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JJ Redick knows basketball. He’s played it at a high level for years, including 15 seasons in the NBA. He seemingly just has no clue about basketball in the 1980s.

Last week, Redick and Chris “Mad Dog” Russo compared Larry Bird’s numbers to Stephen Curry’s during an episode of First Take. Russo explained the game was completely different when Bird played and brought up the physicality of his era. Redick shrugged off the physicality part, implying Curry gets banged around more than Bird ever did.

Enter Dominique Wilkins.

JJ Redick embarrassed himself with his Larry Bird take

Magic Johnson of the Los Angeles Lakers drives to the basket on Larry Bird of the Boston Celtics during an NBA Finals basketball game circa 1987 at the Forum in Inglewood, California. | Steve Dykes/Getty Images.

Larry Bird might be a top-five player in NBA history. He’s certainly top 10. While Redick admitted to Russo that Bird was one of the greatest shooters ever, he said there is no way he can ever be considered one of the best three-point shooters.

Redick made his money in basketball with the long ball. He did very little of anything else, averaging two assists and two rebounds in his 15-year NBA career. He knows a little about three-point shooting, and he decided to explain to Russo why Bird can’t be considered one of the best in that department.

“There’s plenty of people that have shot more, made more, and — guess what — made more at a higher percentage than Larry Bird from three,” Redick told Russo. “I’m not saying Larry Bird is not one of the greatest shooters ever. He’s not one of the greatest three-point shooters ever.”

Bird doesn’t have the three-point numbers because that wasn’t part of his game. It wasn’t part of the NBA game back then. During the 1985-86 season, Bird led the league with 82 made 3-pointers. He hit 82 of 194 shots from behind the arc, a 42.3% clip. During the 2015-16 season, Curry took 886 three-pointers, making 402. In the 80s, there were post-up centers, with most teams looking to get the ball inside. Today, the game is a barrage of three-pointers.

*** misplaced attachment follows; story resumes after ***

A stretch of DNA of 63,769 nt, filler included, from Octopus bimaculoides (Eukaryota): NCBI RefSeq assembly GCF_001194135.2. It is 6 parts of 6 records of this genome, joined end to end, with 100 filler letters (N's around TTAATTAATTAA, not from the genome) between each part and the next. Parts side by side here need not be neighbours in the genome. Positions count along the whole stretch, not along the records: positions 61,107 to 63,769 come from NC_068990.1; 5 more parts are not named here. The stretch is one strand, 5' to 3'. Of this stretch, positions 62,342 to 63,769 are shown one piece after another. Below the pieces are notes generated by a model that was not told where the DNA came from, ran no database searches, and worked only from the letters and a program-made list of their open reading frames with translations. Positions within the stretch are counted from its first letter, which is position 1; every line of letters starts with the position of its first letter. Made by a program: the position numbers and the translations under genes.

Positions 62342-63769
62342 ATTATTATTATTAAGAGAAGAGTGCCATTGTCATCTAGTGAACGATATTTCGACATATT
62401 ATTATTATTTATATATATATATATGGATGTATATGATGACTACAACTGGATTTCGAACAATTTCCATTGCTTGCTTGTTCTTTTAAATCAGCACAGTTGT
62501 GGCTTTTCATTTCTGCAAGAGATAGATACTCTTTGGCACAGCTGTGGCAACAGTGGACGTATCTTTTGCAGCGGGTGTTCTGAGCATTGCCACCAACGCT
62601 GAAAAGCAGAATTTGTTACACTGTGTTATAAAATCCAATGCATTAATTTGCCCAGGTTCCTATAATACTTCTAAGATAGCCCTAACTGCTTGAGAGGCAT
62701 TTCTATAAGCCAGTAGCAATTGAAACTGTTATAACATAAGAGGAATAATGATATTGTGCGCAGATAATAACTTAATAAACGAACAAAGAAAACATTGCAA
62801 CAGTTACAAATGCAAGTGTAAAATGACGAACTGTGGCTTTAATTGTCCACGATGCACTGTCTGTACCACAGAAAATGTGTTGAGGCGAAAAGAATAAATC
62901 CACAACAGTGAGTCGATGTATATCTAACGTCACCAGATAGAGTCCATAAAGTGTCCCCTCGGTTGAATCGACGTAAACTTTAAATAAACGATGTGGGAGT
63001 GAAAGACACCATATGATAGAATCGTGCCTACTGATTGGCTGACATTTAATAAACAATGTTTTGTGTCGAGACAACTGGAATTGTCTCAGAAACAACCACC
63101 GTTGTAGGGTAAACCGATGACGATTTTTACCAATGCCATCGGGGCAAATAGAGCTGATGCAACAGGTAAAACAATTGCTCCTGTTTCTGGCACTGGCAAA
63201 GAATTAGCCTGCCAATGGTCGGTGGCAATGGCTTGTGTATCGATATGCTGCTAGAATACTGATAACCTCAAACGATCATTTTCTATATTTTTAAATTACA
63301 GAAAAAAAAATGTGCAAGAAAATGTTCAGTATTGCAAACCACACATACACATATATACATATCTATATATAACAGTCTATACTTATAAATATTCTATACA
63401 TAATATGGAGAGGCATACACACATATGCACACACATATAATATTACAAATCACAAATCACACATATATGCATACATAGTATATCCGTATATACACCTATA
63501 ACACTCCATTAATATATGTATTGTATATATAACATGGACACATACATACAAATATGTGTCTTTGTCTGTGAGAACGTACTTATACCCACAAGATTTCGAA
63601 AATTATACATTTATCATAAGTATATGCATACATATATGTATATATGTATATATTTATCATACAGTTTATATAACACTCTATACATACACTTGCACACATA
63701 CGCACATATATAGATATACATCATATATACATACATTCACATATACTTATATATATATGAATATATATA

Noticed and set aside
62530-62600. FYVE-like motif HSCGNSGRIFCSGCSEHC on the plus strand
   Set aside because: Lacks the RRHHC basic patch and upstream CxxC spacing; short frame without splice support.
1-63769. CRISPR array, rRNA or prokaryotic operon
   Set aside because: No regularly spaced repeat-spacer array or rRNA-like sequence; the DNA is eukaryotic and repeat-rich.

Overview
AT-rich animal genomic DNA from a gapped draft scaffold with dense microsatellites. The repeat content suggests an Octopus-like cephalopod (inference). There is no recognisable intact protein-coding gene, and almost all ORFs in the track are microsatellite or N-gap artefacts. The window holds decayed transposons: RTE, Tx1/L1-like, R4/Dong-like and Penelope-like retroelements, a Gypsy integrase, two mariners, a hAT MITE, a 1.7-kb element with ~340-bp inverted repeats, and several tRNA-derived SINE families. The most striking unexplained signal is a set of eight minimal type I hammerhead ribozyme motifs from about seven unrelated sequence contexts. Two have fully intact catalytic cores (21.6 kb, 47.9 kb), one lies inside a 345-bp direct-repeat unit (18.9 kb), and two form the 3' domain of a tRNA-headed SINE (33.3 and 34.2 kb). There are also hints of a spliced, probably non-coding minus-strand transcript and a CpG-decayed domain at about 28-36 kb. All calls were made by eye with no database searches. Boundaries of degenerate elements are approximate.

Where Redick really lost knowledge points was saying Curry gets beat up more than Bird ever did.

“When I watch Steph Curry, off the ball in a playoff game getting grabbed and held by Marcus Smart, they’re attached to him at all times,” Redick said. “Then when I watch Larry Bird coming off a pin-down and no one is within five feet of him. You’re telling me one is more physical than the other?”

Dominique Wilkins sets the record straight with Redick

Dominique Wilkins, who had some intense battles with Bird, had a tough time holding back when weighing in on Redick’s comments. Wilkins used words like “idiotic” and “stupid” to perfectly describe Redick’s take.

“First of all, Redick don’t know what the hell he’s talking about,” Wilkins said on SiriusXM NBA Radio on Tuesday. “I’m gonna say it right now: He doesn’t know what the hell he’s talking about. I’m like, what basketball was you watching? To say something as idiotic as that is ridiculous.

The physicality that was a part of the league. Hey, look, when you can put your hand on a guy’s hip and make him go a certain way, and you can put your elbow in his chest a guy to slow him up  — there’s not that many guys that can deal with that type of pressure. For JJ Redick, who played this game, I’m very disappointed that he said something so stupid.”

Wilkins didn’t want to make this about his era. He just wanted to prove how foolish Redick’s take was.

“We had our time, it was a great time. It’s their time now. But don’t crap on us to prove your point,” Wilkins said. “It doesn’t make sense and it’s not valid. … I just don’t like the disrespect. To say that about Larry Bird — less physicality — is (Redick) stupid? It’s just a stupid comment to make. It’s got nothing to do with Steph Curry or Larry. It’s the content. He should know better than that.”

To think today’s NBA is more physical than the 1980s is flat-out ludicrous, and Redick should be called out for the foolish comments.